LISBON – according to the results of a primary care study.
Seldom feeling “full of pep” or not having “a lot of energy” was associated with an increased risk of a major cardiovascular event (MACE) in middle-aged (55-66 years) adults with T2DM, Marta Vergara, MD, reported at the annual meeting of the European Association for the Study of Diabetes.
“It’s well known that patients with type 2 diabetes have a high risk for developing cardiovascular disease, and it is the main cause of death,” said Dr. Vergara of Linköping (Sweden) University.
While several risk factors for cardiovascular disease are known and widely monitored for in clinical practice worldwide, including psychological aspects such as mental stress, ways to identify patients earlier are needed.
“We need more clinically useful and easy-to-manage measurement instruments,” Dr. Vergara said.
Using data from the ongoing Cardiovascular Risk Factors in Patients With Diabetes – a Prospective Study in Primary Care (), Dr. Vergara and colleagues identified two questions used in the 36-Item Short Form (SF-36) that might fit the bill:
- ”How much time during the past 4 weeks did you feel full of pep?”
- “How much time during the past 4 weeks did you have a lot of energy?”
Patients had answered these questions using a 6-point scale ranging from 1, all of the time, to 6 none of the time.
In addition to completing the full SF-36 at recruitment, all patients enrolled in CARDIPP underwent thorough assessment of baseline cardiovascular risk. This included asking about their duration of diabetes and smoking history, taking glycemic and anthropometric readings, and recording their systolic blood pressure. Pulse wave velocity was also used to assess patients’ carotid-femoral artery stiffness.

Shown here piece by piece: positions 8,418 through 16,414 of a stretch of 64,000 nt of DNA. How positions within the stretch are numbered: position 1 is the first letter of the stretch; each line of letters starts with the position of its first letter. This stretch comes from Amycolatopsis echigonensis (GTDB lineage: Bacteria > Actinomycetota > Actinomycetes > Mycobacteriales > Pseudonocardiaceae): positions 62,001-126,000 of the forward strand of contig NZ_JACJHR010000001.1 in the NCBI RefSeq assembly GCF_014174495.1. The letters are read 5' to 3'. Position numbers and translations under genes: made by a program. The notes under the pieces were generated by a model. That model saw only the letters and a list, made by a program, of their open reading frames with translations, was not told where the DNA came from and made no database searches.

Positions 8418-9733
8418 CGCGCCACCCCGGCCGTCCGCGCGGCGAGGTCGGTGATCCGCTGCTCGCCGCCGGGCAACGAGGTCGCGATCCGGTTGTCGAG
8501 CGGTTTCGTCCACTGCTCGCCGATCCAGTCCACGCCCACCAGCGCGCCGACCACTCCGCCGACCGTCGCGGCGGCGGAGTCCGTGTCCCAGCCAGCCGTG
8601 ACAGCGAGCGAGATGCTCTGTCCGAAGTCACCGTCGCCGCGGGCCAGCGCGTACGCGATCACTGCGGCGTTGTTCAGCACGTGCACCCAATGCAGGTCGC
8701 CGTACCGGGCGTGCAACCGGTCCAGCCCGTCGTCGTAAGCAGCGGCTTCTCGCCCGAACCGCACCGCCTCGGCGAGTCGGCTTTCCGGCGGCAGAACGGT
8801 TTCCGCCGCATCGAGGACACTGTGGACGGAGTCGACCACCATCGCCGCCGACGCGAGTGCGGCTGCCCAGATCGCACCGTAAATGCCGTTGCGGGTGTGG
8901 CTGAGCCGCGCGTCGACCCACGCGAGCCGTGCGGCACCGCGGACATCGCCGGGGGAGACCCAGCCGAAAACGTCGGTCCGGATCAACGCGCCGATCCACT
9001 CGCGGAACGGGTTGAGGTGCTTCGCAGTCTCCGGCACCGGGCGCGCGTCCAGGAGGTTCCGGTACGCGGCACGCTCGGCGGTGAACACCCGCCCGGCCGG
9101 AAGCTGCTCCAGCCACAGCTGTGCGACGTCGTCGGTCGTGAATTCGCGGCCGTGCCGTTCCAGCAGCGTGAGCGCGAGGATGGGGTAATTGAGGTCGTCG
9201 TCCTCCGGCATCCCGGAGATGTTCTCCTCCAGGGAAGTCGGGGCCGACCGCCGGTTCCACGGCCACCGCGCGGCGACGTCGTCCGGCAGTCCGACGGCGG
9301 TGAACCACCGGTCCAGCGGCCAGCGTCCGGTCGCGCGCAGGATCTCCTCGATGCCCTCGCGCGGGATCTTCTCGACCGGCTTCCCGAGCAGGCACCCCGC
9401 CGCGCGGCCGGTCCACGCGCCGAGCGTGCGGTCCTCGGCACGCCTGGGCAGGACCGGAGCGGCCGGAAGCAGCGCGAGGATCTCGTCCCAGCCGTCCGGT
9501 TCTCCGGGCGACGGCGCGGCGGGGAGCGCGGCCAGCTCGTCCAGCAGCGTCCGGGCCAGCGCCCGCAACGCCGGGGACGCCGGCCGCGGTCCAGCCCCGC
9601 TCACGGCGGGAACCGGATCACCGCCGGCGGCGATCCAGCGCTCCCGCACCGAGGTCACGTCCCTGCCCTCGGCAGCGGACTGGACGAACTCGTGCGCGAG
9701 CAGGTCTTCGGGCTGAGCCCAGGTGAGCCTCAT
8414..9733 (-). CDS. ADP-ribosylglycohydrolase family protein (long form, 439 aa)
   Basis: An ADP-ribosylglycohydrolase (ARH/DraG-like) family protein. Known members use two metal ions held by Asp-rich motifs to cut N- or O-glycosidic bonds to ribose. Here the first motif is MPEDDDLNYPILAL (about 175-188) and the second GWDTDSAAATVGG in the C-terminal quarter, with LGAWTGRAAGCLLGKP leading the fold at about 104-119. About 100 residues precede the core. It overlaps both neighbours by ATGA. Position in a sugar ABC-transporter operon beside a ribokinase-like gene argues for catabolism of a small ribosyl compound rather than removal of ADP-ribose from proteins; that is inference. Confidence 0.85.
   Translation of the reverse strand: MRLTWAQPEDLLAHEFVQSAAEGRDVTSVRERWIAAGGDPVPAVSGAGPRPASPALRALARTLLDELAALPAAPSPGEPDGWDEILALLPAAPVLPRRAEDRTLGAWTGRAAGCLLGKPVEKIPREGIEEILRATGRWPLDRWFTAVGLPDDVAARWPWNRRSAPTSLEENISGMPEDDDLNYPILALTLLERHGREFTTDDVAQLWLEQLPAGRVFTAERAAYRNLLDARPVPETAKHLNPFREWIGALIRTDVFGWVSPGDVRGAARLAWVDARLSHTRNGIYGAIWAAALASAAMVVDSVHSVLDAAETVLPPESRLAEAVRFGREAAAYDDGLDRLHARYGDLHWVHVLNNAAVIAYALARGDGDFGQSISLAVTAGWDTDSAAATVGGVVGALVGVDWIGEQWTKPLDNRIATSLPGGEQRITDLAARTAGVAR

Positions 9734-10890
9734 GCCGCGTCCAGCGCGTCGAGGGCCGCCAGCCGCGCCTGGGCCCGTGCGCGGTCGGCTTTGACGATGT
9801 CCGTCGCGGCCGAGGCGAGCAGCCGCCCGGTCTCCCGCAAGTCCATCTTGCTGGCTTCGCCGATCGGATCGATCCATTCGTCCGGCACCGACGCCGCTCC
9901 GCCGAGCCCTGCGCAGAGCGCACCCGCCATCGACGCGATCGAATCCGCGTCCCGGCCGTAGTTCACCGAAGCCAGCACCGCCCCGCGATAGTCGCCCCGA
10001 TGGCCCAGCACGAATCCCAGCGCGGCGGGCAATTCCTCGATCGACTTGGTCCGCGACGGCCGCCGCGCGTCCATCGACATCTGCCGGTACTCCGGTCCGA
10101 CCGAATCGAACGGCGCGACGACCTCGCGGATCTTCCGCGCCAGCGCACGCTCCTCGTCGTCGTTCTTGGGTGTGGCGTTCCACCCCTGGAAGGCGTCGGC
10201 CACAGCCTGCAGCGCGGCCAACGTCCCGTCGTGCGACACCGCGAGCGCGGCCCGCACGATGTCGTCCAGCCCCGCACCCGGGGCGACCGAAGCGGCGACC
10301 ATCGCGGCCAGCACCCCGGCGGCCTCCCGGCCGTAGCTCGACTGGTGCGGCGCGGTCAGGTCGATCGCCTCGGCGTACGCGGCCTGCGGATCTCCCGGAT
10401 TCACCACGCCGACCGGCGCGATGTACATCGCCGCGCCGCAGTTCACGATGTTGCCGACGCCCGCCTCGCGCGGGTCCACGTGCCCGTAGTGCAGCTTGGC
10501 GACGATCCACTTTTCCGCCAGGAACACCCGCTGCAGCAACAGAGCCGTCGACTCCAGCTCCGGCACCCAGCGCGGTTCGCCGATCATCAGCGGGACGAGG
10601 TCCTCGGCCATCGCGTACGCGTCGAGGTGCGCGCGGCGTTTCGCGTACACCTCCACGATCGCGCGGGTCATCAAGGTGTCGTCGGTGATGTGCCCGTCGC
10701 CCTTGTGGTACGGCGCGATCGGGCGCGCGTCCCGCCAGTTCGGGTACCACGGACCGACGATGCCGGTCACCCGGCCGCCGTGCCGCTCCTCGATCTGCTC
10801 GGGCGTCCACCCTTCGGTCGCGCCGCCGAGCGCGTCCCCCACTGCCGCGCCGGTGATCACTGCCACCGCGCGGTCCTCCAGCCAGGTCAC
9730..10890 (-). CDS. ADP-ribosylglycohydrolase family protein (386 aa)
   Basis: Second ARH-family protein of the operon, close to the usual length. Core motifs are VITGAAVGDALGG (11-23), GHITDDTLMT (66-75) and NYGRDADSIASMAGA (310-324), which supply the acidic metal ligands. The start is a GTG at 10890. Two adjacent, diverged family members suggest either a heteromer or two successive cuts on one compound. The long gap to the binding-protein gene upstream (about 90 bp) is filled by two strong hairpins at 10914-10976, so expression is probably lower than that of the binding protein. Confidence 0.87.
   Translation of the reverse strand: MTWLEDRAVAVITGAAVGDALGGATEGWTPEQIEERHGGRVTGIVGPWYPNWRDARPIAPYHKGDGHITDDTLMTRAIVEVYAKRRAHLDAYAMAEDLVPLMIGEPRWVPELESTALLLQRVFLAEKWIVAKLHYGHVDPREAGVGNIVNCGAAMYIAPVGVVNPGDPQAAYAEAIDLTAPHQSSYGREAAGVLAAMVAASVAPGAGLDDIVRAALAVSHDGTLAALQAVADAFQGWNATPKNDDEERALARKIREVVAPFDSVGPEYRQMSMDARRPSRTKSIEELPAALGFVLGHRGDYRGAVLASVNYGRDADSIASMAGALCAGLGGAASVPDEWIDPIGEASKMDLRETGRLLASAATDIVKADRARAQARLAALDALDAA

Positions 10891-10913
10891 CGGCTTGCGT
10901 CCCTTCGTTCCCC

Over a follow-up period of 7 years, 59 (7.8%) of 761 men and women aged 55-66 years developed ischemic heart disease or had a stroke and needed hospital treatment or died.
“Our data support the use of questions about sense of vitality in order to add prognostic information about subsequent risk of MACE independently of traditional risk markers, such as diabetes duration, age, HbA1c, gender, smoking, systolic blood pressure, and carotid-femoral pulse wave velocity and sagittal abdominal diameter,” Dr. Vergara said.
“We suggest that not feeling full of pep and not having a lot of energy could be used as risk markers for MACE in patients with type 2 diabetes.” These are two easy questions that could be asked as part of the risk assessment process in primary care, she suggested. “Other questions from the SF-36, such as feeling tired or worn out, were not independent markers of MACE,” Dr. Vergara said.
She said she had no relevant financial disclosures.